Cousin Eric’s Burger

I’ve been thinking of trying something on the darker side for a change so I hope you’ll accept this second response to the Friday Fictioneers prompt. My efforts at inserting a dark and sinister twist to a tale will begin with this scene from Friday Fictioneers Family picnic.

Friday Fictioneers is hosted by Rochelle Wisoff-Fields, a gifted writer of historical fiction. Check out her blog for the “Blue Frog” link to all the other stories written for this prompt. This week’s photo prompt is supplied by CE Ayr a writer of short fiction tales with a twist. (Please note: this photo is copyright and cannot be used elsewhere without the owner’s permission.)


Cousin Eric’s Burger

Cousin Eric enthralled the children with his “alien space rock” story at the FF picnic.  Little Andy, especially, peppered Eric with questions until his mom finally shushed him.

While fixing their burgers by the grill, Andy piped up again. “Uncle Eric…”

“Hush! You’ve pestered Uncle enough.”

“But Mom…”

Dad frowned. “Not another word until after dinner.” Andy sighed and shrugged.

After they’d eaten Eric said, “Now Andy, what did you want to tell me so badly before?”

“Two flies landed in the ketchup on your burger and you didn’t see when you put the top on. It doesn’t matter now. They’ve…uh…disappeared.”


Our beloved Aunt Ardatha Flint, attending the event, took notes on the ruckus Andy’s announcement caused, for anyone who’s interested:

Andy’s mother and father were duly horrified, embarrassed and chastened. (Hop it, Mark Twain. Long live adjectives!)

Cousins Eric and Martin wrote a new blues tune for the occasion. Sounded something like, “There’s a bier on my steer,” but don’t quote me.

Cousin Shelley and other tender-hearted ones were blinded by tears. Cousin Dale — a bit sassy — burst something while rolling on the floor laughing. Didn’t catch what; I think she said it in French.

Cousins Bill and Russ gagged — but they’ve swallowed worse in their day. (We all know who munch the mums last week.) The Scottish cousins insisted, “Nothin’ but mutton for me!” Cousin Sandra, the cook, threatened to stuff them with haggis.

Cousin Sabina mulled over this extra spice while Cousin Reena vowed to reinvent the hamburger. The vegan cousins, feeling vindicated, were blooming with good cheer.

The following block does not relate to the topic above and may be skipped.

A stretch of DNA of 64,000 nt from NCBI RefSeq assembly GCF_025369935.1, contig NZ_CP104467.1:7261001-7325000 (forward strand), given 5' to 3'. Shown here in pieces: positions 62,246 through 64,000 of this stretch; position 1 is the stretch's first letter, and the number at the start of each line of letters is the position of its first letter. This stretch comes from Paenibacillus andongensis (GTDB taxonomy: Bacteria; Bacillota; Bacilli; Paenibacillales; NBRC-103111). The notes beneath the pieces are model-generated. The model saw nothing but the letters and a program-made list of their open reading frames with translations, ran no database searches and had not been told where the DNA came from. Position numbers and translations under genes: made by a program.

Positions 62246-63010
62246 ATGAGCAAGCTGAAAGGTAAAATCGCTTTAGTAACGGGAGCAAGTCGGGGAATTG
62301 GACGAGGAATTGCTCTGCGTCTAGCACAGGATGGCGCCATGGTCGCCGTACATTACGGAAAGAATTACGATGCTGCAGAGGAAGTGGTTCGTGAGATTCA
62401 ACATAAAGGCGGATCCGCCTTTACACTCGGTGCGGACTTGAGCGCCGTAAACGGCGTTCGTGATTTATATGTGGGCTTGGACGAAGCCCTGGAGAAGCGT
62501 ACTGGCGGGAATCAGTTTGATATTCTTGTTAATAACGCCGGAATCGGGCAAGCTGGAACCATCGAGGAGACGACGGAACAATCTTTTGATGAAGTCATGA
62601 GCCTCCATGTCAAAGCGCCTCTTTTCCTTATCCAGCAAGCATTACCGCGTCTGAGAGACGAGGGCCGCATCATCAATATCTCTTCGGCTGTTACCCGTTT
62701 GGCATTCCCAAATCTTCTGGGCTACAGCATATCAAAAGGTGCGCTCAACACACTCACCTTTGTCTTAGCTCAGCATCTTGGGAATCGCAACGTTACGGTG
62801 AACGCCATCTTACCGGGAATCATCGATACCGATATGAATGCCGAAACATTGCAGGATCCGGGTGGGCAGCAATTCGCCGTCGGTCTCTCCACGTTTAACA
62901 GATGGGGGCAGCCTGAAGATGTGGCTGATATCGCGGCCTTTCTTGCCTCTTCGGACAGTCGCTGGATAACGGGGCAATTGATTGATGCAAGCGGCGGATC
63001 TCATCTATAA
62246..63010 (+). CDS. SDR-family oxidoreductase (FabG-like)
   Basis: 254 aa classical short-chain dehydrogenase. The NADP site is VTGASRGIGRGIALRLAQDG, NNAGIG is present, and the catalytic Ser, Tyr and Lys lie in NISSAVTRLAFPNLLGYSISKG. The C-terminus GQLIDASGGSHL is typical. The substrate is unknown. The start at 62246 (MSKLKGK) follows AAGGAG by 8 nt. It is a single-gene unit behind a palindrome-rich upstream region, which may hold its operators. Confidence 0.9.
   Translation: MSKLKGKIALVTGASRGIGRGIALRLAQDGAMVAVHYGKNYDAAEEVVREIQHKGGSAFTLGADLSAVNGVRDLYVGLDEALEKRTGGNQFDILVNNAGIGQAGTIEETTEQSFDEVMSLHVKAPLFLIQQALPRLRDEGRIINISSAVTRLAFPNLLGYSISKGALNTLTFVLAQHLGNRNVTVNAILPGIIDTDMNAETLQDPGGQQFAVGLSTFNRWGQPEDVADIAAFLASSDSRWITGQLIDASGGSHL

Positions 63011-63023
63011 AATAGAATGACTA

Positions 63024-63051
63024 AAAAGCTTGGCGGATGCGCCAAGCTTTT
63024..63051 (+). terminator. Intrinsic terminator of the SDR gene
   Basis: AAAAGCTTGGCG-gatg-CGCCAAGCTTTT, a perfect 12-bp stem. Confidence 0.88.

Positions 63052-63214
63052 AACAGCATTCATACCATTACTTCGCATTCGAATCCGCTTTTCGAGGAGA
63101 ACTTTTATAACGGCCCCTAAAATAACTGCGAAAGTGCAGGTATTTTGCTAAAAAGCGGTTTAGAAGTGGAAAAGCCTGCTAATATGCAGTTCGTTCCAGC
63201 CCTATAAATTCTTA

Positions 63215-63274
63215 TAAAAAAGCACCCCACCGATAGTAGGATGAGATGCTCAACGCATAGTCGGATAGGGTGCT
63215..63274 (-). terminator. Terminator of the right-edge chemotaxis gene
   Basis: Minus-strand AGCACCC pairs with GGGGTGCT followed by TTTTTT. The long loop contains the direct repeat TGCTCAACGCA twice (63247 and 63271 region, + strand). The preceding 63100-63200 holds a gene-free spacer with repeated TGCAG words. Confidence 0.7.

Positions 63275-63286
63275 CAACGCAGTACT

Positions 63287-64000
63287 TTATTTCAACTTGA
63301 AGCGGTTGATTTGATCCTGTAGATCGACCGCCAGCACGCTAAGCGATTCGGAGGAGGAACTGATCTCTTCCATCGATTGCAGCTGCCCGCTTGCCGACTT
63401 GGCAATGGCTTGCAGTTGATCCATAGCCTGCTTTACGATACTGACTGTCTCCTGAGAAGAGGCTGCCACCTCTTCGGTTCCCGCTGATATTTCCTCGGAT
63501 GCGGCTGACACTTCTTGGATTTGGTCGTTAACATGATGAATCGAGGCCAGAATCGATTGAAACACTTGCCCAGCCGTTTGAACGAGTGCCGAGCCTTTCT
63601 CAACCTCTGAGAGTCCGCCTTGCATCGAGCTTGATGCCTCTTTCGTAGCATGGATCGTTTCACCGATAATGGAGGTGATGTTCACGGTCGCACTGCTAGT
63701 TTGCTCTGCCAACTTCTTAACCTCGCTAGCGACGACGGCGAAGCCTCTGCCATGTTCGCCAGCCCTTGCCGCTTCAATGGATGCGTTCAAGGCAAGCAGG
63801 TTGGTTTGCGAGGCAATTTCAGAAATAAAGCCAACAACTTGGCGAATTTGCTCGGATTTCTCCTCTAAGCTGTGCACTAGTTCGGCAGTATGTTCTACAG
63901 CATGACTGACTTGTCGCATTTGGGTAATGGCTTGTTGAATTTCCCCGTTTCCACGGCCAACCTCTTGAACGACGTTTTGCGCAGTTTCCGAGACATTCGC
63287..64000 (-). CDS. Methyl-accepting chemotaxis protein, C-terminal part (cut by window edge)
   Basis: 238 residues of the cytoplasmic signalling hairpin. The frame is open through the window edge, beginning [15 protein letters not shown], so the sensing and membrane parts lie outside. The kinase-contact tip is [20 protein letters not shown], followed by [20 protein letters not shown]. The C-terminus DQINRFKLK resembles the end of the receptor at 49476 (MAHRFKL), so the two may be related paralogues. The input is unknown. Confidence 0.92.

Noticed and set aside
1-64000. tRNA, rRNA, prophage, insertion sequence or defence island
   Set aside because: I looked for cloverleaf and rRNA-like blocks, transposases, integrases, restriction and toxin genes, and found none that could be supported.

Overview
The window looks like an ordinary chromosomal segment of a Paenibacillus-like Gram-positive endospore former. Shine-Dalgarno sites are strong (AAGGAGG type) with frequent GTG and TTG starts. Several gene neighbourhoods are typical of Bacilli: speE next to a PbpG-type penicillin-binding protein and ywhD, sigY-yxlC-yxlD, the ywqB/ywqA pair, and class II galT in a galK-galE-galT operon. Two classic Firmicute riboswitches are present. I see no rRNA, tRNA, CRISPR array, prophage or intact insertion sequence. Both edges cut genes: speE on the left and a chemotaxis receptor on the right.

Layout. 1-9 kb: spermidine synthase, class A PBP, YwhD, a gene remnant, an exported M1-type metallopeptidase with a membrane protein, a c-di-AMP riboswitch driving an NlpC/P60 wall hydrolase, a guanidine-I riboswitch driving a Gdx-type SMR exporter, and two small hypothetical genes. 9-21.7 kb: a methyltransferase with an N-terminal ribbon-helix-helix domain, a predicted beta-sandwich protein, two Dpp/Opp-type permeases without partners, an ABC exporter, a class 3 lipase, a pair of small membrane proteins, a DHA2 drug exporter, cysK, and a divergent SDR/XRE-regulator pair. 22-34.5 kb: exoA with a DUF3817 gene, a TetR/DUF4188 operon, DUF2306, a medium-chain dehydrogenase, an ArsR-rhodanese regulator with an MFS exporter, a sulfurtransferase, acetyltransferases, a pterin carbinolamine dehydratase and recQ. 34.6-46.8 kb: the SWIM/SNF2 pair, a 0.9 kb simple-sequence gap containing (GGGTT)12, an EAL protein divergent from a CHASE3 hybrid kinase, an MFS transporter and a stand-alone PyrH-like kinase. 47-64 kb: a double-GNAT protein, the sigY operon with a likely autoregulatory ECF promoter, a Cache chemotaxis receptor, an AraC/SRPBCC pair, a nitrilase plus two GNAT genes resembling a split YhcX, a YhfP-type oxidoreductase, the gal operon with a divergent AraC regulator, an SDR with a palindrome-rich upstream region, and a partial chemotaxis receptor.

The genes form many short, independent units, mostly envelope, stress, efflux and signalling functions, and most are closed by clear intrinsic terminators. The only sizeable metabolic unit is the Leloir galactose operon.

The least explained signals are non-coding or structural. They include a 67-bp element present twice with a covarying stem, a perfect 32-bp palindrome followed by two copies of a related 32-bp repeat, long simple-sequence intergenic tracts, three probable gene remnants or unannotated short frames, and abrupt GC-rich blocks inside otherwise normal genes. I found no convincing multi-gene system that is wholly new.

Cousins Iain and Indira I’d us indecisively; Cousin Kat searched for one of her nine lives that escaped in the ruckus. Cousin Keith puzzled over a text message he insists was written in Greek.

The British cousins bristled when they heard others joke about doing a Brexit from this unprofitable clan. “Rubbing salt in the wounds!” they wailed. Then when the Yanks started yukking it up about “Boston iced tea” I feared we’d have a Donnybrook.

But Cousin Linda urged everyone to remain calm, Cousin Sarah dealt with the pottier ones and Dr Ali in front of the stair, attempted to reprogramme the hotheads.

Cousin CE, just in from France, offered to make a short story of the fuss by feeding us all to Nessie. However, I’ve heard her bite isn’t too sound anymore.

Cousin Chris was extremely cross when her membership in the Miss Marple Mystery and Mayhem Society was suddenly and inexplicably annulled. (How I love adverbs!)

33 thoughts on “Cousin Eric’s Burger

  1. That was so much fun, Christine! And… as for dark…. I think it is more of a light grey instead of black!
    I think you can see we all enjoyed being a part of the “play”!

    Liked by 1 person

    1. Thanks for your comment. Yeah, I do light grey and am content — at least for now. My muse is cogitating. 🙂

      Speaking of colours, did you hear about the flooded streets in Saskatoon after the rainstorm last week? The folks around Regina will be green — figuratively. Literally I think they’re pretty brown. 😦


    1. Maybe they’d just walked across the pickles and, remember, they were slathered in ketchup, mustard, and whatever else you put on your burgers. 🙂
      My husband doesn’t like meat — never has — so when he has to eat a burger he puts enough condiments on that he can’t even taste the burger, never mind the odd fly. 😉
      Thanks for reading and leaving your comment, Eric.

      Liked by 1 person

  2. Dear Christine,

    Dark? More of a fly by night affair…or rather, two flies by day. 😉 I should gig you for all of the extra verbiage in the guise of an epilogue, but it was too funny and I enjoyed it. Thanks for that bit of entertainment. 😀


    Cousin Shelley


    1. Ha-ha! As I told Eric, by way of consolation, this story is a huge tweak from an incident in the life of a royal grandson Albert(?), who tried to tell Grandfather King Edward there was a caterpillar in his peach. “But it doesn’t matter now. You’ve eaten it already.”

      You’re right about the extra verbiage — I repent in sackcloth and ashes. It was optional, but I shall behave myself in future. 🙂


  3. I think you have succeeded in your dark and serious twist. This is right up there with the Gayer School of Writing, nice one. Say, there is something awfully familiar in the names of the people at the picnic.


    1. Thanks for your comment and for recognizing my dark and serious abilities. 🙂 As far as the Gayer School of Writing goes, I heard he was printing up diplomas to hand our whenever needed so mine’s probably in the mail.
      Speaking of diplomas, I received one from the Govt of Saskatchewan no less, recognizing the fact that I had completed an upgrading course. And it said, “Congradulations on completing your XX course.” Oh, we laughed. If the govt can’t spell, who can? 🙂
      Yes, you may recognize a few familiar names. A writer has to have some source of names to draw from. 😉


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